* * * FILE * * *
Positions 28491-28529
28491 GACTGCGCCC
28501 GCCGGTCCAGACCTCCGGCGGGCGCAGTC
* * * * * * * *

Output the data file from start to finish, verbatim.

Positions 28491-28529
28491 GACTGCGCCC
28501 GCCGGTCCAGACCTCCGGCGGGCGCAGTC